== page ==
The Catholic Church
Prof. Merle D. Valbuena
English Dept., CASS
MSU-Iligan Institute of Technology
Stephen John S. Brillantes
Thesis Statement: The Roman Catholic Church and the past and the present of strengthened Christianity.
II. Organization and Structure
The Eastern Rite Churches
III. Distinctive Doctrines
The Traditions of the Church
IV. Worship and Practices
Current Related Issues
V. The Church History
a. The Early Church
b. The Medieval Church
c. The Modern Period Church
The Catholic Church
The Roman Catholic Church and the past and present of strengthened Christianity. This term paper will discuss about the Roman Catholic Church, the largest single Christian body, composed of those Christians who acknowledge the supreme authority of the bishop of Rome, the pope, in matters of faith. The word catholic (Greek katholikos) means "universal" and has been used to designate the church since its earliest period, when it was the only Christian church. The Roman Catholic Church regards itself as the only legitimate inheritor, by an unbroken succession of bishops descending from Saint Peter to the present time, of the commission and powers conferred by Jesus Christ on the 12 Apostles. Organization and structure
The church has had a profound influence on the development of European culture and on the introduction of European values into other civilizations. Its total membership in the late 1990s was about 1 billion (about 52 percent of the total number of affiliated Christians, or 16 percent of the world population) (Oakley, 1979). The church has its greatest numerical strength in Europe and Latin America but also has a large membership in other parts of the world.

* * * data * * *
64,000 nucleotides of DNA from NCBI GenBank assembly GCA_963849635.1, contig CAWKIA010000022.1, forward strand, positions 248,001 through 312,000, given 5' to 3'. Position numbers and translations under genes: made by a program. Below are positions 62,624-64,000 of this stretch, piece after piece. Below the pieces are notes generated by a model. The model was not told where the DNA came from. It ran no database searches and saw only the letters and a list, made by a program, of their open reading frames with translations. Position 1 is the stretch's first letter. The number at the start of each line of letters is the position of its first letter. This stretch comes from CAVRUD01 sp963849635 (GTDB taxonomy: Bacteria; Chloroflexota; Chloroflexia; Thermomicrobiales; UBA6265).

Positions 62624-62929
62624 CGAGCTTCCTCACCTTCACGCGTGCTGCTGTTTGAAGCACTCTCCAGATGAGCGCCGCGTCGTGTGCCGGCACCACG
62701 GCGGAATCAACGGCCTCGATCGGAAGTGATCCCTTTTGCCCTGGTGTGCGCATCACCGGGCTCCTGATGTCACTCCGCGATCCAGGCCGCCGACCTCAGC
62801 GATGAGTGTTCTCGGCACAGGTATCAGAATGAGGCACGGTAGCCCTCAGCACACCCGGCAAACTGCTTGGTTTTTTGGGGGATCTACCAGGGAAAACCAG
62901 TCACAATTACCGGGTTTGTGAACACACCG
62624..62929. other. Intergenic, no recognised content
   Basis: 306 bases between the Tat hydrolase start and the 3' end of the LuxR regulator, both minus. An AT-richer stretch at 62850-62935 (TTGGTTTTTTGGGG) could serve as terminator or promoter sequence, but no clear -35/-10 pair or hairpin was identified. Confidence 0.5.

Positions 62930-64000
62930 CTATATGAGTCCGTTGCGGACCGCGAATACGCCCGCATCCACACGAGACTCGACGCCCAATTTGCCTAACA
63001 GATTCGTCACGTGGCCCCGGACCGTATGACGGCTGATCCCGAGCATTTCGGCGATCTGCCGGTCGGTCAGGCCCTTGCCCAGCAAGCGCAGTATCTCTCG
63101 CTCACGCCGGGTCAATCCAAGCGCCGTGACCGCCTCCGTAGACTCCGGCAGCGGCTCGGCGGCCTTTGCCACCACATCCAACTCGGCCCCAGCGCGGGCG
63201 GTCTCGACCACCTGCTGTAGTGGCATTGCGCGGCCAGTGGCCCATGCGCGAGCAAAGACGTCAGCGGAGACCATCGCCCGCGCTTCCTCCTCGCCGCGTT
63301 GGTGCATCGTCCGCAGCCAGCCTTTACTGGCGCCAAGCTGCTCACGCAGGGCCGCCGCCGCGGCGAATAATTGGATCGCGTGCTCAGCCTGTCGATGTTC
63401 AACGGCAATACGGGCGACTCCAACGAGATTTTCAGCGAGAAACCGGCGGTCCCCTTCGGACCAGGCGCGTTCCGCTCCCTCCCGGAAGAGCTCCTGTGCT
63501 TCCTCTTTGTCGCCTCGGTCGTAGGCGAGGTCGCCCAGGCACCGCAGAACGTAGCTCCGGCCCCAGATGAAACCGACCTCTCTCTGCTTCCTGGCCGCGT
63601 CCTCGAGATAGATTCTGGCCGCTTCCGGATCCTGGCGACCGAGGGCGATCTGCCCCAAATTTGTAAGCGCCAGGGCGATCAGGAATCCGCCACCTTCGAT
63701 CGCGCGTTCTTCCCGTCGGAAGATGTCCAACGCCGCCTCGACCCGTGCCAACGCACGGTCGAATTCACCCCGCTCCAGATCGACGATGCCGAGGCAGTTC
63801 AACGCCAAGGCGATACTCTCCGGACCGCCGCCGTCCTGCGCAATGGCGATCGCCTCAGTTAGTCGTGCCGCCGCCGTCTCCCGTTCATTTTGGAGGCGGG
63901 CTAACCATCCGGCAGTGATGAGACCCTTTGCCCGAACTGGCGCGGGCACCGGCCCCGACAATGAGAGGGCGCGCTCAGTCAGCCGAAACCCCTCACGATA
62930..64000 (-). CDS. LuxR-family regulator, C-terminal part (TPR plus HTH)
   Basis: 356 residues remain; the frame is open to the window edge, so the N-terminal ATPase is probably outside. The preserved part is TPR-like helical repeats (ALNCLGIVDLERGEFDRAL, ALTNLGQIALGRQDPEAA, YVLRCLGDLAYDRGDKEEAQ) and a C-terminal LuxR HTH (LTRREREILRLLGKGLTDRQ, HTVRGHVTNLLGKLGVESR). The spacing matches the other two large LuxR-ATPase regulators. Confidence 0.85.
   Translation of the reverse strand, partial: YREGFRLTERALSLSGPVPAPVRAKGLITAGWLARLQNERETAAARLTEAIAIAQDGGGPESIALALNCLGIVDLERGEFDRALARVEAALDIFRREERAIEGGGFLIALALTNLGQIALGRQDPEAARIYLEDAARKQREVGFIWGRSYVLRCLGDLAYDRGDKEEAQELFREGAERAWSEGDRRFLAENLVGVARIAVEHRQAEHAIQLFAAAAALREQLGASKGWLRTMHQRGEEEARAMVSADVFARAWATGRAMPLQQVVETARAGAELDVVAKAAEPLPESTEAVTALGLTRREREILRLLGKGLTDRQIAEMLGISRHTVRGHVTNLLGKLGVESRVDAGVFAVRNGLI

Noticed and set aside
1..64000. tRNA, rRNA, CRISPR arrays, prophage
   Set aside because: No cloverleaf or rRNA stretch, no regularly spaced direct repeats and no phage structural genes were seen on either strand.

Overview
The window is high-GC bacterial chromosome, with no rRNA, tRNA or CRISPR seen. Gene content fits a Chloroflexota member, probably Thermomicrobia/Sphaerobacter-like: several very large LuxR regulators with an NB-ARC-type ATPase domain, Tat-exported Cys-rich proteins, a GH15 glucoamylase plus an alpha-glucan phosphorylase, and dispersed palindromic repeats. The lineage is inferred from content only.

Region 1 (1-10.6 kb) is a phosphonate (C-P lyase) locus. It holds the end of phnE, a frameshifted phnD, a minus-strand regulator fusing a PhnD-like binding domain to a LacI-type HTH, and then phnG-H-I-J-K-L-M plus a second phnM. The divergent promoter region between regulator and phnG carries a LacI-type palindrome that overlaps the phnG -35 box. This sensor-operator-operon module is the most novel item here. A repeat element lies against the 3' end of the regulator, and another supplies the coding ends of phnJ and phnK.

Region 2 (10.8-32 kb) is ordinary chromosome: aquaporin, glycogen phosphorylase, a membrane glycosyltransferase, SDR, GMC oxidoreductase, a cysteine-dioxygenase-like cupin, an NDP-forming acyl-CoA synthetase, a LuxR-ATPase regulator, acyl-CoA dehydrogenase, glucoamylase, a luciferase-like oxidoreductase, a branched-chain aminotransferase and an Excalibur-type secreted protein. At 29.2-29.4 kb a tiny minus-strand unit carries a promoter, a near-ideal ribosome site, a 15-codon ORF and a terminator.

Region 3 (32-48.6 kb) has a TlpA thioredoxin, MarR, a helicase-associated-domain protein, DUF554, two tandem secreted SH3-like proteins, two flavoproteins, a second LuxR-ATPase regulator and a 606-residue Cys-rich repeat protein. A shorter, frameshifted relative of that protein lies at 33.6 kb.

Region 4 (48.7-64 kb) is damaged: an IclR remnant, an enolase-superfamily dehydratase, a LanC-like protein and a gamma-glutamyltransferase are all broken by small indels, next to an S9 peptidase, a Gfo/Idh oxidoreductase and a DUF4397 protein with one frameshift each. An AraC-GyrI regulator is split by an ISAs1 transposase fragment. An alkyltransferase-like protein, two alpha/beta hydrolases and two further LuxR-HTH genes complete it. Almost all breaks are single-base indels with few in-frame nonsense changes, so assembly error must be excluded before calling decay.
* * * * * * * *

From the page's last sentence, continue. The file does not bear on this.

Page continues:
In keeping with early Christian traditions, the fundamental unit of organization in the Roman Catholic Church is the diocese, headed by a bishop. The church comprises nearly 2,000 dioceses and 561 archdioceses, which are more distinguished sees (areas of jurisdiction) that have certain responsibilities for governance in the dioceses attached to them (McGrath, 1986). The major church in a diocese is the cathedral, where the bishop presides at worship and other ceremonies. The cathedral contains the bishop's "throne" or "chair" (Latin cathedra), from which in the early church he preached to his congregation. The bishop is the chief liturgical figure in the diocese and is distinguished from the priest principally by the power to confer holy orders and to act as the usual minister of confirmation. The bishop has the highest jurisdictional powers within the diocese: He has the right to admit priests to his diocese and to exclude them from the practice of ministry within it, and he assigns priests of his diocese to parishes and other duties. The bishop often delegates administrative details to his vicar-general, his chancellor, or other officials. In larger dioceses he may be assisted by auxiliary or coadjutor bishops. Directly under the bishop are the clergy, both secular and religious. Secular clergy are not members of religious orders or congregations and have permanently been incorporated (incardinated) into the diocese under the authority of the local bishop. Secular clergy generally staff the parishes of the diocese and serve as pastors in them. The religious clergy, on the other hand, are primarily committed to their orders or congregations, which transcend diocesan boundaries. While working within a given diocese, these clergy must adhere to the bishop's decisions in matters of public worship but otherwise enjoy considerable discretion in their ministry. The same can be said of nuns (or sisters) and brothers, who are members of orders or congregations but...
Bibliography: McGrath, Alister E, The Intellectual Origins of the European Reformation
(Cambridge, MA: Blackwell, 1986).
Oakley, Francis, The Western Church in the later middle Ages (Ithaca, NY:
Cornell University Press, 1979).
breaking set of essays.
Pope Paul VI (July 25, 1968), Humanae Vitae Encicycal on the Regulation of
York: Cambridge University Press, 1992).
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